Tropical Storm Ian is raising uncertainty for Florida as a small shift in the track could mean a $30 billion disaster forTampa or a landfall in the Panhandle next Thursday.

According to the US National Hurricane Center, Ian had top winds of 45 miles per hour. By the middle of next week, the storm could become a Category 3 Hurricane with winds of 115 mph.

Initial tracks seem to point to a direct hit in other storms, but they shift away and hit the Panhandle or central Gulf coast.

The concern with the track is that it is a very rare track for a storm to go down.

The launch of Artemis I Moon was delayed because of the risk of a tropical storm.

As much as $30 billion in losses and damage could be caused by a direct strike on Tampa from a Category 3 Hurricane, according to a disaster modeler. Ryan Truchelut, president of commercial-forecast Weather Tiger, said there was a 40% chance it would hit the city and a 45% chance it would miss the city.

Ian is part of the issue. Predicting where a storm will go is dependent on the center of the storm being developed.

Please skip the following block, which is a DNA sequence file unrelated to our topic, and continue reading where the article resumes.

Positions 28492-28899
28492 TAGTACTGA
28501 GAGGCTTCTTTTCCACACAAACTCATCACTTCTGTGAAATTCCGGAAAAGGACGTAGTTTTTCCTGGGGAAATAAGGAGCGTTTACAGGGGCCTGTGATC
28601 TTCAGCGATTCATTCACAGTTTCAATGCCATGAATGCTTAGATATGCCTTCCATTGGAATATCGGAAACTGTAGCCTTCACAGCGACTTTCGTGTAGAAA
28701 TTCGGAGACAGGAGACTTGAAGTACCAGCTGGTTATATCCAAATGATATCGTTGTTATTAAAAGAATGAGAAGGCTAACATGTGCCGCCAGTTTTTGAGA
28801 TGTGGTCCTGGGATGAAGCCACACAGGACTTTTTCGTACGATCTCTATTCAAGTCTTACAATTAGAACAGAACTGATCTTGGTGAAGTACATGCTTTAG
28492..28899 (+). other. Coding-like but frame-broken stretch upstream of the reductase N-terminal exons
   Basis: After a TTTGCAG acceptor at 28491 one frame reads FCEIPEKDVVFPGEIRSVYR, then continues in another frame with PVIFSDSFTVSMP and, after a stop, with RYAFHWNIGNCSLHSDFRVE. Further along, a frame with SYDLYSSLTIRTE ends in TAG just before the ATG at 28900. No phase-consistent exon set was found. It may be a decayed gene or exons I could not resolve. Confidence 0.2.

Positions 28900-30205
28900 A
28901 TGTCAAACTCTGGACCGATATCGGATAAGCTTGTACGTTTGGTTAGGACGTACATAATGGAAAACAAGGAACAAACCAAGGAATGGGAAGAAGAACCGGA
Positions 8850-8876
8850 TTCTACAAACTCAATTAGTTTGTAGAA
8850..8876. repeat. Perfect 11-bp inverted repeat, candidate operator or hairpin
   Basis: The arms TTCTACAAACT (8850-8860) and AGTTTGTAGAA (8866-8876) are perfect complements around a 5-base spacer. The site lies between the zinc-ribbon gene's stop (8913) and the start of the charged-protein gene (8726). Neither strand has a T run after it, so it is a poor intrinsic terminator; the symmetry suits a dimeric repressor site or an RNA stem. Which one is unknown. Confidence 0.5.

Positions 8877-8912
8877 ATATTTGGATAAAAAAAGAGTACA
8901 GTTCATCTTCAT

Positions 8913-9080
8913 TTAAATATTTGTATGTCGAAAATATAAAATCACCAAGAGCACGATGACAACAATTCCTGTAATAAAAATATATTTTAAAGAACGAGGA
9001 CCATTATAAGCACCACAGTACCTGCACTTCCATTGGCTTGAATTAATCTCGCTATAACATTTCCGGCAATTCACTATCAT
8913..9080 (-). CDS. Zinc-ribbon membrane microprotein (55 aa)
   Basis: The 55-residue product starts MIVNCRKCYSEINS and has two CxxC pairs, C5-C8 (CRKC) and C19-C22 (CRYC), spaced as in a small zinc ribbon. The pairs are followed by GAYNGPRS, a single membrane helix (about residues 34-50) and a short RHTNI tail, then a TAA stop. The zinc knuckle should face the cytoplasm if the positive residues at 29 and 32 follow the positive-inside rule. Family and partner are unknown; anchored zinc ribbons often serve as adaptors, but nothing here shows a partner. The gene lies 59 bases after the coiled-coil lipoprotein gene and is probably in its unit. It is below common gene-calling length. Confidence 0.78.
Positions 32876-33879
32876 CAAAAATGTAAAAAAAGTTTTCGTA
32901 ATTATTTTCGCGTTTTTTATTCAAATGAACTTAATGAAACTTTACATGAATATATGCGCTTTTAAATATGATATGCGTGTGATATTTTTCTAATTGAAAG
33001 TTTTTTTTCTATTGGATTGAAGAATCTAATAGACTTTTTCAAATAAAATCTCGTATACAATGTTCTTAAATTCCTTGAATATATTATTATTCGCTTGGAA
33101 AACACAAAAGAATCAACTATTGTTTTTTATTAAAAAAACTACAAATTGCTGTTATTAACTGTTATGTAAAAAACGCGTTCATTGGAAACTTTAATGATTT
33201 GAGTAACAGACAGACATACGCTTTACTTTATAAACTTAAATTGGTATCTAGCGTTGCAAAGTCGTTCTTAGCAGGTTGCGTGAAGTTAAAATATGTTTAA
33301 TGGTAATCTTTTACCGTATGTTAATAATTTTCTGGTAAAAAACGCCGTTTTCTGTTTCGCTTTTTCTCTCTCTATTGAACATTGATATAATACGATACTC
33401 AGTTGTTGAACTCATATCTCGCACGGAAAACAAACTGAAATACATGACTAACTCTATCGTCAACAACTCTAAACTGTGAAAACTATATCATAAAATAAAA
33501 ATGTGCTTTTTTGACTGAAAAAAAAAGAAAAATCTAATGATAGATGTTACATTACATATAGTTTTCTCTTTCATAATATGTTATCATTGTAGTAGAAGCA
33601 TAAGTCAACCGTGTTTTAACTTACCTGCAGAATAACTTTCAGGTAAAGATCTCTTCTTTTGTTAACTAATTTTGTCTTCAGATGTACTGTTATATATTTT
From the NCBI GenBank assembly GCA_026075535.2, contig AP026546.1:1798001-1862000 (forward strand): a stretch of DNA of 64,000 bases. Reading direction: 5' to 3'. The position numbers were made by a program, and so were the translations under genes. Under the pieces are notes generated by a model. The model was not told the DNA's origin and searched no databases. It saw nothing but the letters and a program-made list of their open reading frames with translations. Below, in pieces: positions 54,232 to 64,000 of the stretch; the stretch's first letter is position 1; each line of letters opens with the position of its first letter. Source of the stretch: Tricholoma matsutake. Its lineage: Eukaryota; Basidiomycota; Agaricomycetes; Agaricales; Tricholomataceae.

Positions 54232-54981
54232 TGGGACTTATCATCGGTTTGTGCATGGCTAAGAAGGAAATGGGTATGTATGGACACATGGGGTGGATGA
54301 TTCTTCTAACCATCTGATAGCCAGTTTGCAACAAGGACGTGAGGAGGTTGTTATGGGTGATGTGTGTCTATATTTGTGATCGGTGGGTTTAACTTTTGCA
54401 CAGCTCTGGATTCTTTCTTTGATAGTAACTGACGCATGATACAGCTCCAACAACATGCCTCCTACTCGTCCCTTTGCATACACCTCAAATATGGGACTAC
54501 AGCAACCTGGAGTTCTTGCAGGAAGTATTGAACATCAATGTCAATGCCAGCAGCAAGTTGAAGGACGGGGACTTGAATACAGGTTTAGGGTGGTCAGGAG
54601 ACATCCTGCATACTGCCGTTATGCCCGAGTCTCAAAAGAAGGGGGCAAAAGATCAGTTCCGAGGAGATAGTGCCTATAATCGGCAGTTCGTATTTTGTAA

The center is moving. The structure of the storm has not been resolved yet.

When Ian was first named, it appeared to be further north, but since then Hurricane Hunter aircraft have found it is south, which means it could take a more easterly track.

It's possible that this is a better outcome for Cuba. Ian is expected to cross western Cuba Tuesday before heading into Florida.

Large weather patterns across the US are one of the factors. Ian is likely to be pulled north by a low-pressure trough in the eastern US. Where Ian goes will be determined by how and when these pieces come together.

Truchelut said a trend toward the west wouldn't just help Tampa, it could also help Miami and other areas in southern Florida.

Ian is the ninth storm of the year. After battering parts of the Caribbean and Puerto Rico, Hurricane Fiona knocked out power in Nova Scotia.